Assessing protocols for identifying Pacific island archaeological fish remains: the contribution of vertebrae

Lambrides, A. B. J. and Weisler, M. I. (2015) Assessing protocols for identifying Pacific island archaeological fish remains: the contribution of vertebrae. International Journal of Osteoarchaeology, 25 6: 838-848. doi:10.1002/oa.2354

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Author Lambrides, A. B. J.
Weisler, M. I.
Title Assessing protocols for identifying Pacific island archaeological fish remains: the contribution of vertebrae
Journal name International Journal of Osteoarchaeology   Check publisher's open access policy
ISSN 1047-482X
1099-1212
Publication date 2015
Sub-type Article (original research)
DOI 10.1002/oa.2354
Open Access Status Not Open Access
Volume 25
Issue 6
Start page 838
End page 848
Total pages 11
Place of publication Chichester, West Sussex, United Kingdom
Publisher John Wiley & Sons
Collection year 2014
Language eng
Formatted abstract
Three fish bone identification protocols used for determining taxa composition for Pacific island archaeofaunal assemblages are evaluated. The protocols include using the following: (1) the most commonly identified five paired cranial bones and ‘specials’ or unique elements; (2) an expanded number of cranial bones; and (3) the less common inclusion of all vertebrae. Explicit identification and quantification protocols are outlined for systematically incorporating all vertebrae which, predictably, increases the number of identified specimens for an assemblage, thus providing more bones useful for reconstructing live fish biomass (weight and length). Significantly, a range of unique archaeological vertebrae are useful for calculating minimum number of individuals. Using a well-preserved assemblage from Henderson Island, Pitcairn Group, southeast Polynesia, numbering 6480 fish bones (concentration index = 21 580 m3), we demonstrate differences in rank-order abundance from three taxon identification protocols. For example, when using all vertebrae grouper (Serranidae) and surgeonfishes (Acanthuridae) are more numerically equivalent than when relying mostly on cranial bones for identification for minimum number of individuals and number of identified specimens. This has important implications for making comparisons between sites or across regions where different identification protocols were used. This pilot study demonstrates that using all vertebrae for taxon identification and quantification, not just unique hypurals (terminal vertebrae) or those from sharks and rays (Elasmobranchii), should be standard practice for identifying a greater number of bones to taxon and thereby providing better reconstructions of prehistoric fishing and subsistence practices in the Pacific.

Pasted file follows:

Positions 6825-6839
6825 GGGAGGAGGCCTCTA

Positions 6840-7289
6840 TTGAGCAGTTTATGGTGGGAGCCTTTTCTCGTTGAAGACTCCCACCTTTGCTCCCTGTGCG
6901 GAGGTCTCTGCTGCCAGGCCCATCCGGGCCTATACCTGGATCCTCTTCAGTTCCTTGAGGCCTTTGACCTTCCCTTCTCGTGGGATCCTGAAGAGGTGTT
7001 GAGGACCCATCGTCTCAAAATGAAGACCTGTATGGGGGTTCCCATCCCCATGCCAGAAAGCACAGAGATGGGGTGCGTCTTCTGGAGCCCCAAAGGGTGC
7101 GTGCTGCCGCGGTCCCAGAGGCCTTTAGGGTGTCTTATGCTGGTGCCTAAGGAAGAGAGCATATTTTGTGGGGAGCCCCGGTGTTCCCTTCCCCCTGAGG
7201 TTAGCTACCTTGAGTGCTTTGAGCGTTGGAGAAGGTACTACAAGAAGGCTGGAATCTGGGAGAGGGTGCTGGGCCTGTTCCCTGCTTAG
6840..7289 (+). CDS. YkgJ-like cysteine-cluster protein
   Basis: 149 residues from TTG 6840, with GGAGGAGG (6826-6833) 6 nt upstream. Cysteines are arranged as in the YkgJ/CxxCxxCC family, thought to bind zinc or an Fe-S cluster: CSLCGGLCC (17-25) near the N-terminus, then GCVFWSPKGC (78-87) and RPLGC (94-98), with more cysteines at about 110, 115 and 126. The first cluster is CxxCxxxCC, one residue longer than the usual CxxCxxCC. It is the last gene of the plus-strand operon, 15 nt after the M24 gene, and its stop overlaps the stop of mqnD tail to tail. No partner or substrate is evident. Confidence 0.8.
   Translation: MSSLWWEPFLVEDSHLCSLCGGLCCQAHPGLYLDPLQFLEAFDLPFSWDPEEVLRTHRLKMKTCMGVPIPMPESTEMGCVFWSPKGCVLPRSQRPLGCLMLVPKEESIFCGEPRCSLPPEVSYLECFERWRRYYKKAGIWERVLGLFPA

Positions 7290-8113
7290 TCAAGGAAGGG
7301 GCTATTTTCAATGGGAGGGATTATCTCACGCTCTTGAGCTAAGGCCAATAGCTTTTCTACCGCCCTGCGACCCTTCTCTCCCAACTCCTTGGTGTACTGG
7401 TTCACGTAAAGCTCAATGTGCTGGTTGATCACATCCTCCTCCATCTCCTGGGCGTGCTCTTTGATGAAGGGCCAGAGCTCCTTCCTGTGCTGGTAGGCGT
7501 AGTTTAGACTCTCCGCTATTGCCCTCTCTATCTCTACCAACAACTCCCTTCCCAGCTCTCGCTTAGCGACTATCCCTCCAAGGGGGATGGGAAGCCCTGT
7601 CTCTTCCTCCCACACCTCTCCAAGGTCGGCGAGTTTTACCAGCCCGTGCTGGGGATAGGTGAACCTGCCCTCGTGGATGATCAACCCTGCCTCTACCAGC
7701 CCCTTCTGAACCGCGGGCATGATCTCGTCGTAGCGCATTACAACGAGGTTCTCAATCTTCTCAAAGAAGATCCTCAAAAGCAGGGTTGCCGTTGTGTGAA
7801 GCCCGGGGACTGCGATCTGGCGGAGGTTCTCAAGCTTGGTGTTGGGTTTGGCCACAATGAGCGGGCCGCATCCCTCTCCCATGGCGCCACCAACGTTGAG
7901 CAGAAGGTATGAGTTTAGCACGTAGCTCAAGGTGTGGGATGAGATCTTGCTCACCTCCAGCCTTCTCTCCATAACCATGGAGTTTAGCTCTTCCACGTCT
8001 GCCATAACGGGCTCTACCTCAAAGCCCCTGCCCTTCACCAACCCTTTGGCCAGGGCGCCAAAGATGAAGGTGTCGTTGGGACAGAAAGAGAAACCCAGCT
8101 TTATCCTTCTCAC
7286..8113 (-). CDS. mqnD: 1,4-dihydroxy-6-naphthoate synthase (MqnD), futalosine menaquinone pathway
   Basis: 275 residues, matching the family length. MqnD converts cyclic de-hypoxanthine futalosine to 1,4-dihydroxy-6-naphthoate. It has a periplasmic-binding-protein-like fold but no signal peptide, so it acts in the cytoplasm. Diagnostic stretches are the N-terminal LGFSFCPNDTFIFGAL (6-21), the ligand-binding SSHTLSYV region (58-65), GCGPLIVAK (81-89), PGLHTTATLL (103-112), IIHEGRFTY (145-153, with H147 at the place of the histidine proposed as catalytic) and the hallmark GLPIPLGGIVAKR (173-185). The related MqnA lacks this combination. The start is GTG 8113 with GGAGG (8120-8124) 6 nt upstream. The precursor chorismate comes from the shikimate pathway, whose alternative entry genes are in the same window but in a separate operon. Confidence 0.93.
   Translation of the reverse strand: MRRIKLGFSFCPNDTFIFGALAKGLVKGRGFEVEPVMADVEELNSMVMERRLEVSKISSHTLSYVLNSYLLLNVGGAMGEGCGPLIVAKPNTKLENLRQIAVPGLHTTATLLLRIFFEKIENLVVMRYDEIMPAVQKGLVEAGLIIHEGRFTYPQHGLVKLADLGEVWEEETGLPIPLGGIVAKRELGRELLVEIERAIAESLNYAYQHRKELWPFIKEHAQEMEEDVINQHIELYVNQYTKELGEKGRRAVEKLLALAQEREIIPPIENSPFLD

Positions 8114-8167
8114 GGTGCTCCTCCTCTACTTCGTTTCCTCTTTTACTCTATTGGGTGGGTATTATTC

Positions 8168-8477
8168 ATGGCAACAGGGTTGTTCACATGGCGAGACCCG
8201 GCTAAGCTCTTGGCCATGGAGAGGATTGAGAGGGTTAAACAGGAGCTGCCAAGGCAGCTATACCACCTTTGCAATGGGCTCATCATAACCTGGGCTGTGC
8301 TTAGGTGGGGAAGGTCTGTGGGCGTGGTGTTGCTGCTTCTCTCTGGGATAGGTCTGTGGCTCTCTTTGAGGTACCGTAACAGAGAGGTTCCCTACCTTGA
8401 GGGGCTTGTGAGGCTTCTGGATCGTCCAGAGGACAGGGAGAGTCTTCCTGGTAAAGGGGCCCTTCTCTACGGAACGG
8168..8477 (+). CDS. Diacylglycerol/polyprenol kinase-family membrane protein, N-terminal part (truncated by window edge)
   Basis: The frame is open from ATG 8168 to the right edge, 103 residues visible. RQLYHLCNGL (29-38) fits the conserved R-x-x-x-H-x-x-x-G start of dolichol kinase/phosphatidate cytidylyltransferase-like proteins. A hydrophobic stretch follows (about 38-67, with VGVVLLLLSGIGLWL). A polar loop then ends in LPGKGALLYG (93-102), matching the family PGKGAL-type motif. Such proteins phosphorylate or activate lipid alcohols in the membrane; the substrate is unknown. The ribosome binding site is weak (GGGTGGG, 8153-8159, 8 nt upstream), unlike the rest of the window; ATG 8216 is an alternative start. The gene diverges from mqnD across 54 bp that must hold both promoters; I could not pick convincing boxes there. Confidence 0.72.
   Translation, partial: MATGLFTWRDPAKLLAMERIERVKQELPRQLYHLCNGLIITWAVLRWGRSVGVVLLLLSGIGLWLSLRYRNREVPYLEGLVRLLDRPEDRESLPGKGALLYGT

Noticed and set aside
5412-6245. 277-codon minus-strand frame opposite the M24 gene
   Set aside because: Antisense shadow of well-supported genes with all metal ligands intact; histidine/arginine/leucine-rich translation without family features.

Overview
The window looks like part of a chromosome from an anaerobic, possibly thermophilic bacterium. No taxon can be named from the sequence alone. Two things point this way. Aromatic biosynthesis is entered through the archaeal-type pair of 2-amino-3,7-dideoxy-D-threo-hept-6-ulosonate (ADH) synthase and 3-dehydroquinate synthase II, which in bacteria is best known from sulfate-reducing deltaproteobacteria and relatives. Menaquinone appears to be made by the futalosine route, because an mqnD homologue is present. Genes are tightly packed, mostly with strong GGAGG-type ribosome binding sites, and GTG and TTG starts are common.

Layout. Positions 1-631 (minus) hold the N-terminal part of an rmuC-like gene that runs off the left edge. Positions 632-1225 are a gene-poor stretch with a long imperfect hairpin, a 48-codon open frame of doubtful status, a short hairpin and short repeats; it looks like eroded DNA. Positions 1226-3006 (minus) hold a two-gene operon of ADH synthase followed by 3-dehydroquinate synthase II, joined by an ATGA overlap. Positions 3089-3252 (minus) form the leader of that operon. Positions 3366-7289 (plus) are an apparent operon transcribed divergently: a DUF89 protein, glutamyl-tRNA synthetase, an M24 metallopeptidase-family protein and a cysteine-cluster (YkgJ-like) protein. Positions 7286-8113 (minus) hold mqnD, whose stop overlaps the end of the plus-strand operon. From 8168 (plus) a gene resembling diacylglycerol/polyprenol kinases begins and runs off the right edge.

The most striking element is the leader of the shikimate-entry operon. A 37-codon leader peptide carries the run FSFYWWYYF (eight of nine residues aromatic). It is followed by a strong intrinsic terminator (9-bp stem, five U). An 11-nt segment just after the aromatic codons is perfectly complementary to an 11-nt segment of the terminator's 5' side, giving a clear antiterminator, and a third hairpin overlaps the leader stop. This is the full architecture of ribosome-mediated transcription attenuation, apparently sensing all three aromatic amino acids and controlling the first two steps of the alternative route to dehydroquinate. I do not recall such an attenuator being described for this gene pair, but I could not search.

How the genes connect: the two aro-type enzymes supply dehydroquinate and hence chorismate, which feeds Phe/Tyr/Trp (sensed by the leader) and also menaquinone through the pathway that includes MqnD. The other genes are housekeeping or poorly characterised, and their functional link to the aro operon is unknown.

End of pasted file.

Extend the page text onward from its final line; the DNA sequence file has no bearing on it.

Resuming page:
Keyword Fish vertebrae analysis
Prehistoric fishing
Henderson Island
Polynesia
Fish bone identification protocols
Pacific island archaeofaunal
Vertebrae
Subsistence practices
Q-Index Code C1
Q-Index Status Confirmed Code
Institutional Status UQ

Document type: Journal Article
Sub-type: Article (original research)
Collections: Official 2014 Collection
School of Social Science Publications
 
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Created: Thu, 13 Mar 2014, 11:41:11 EST by Debbie Lim on behalf of School of Social Science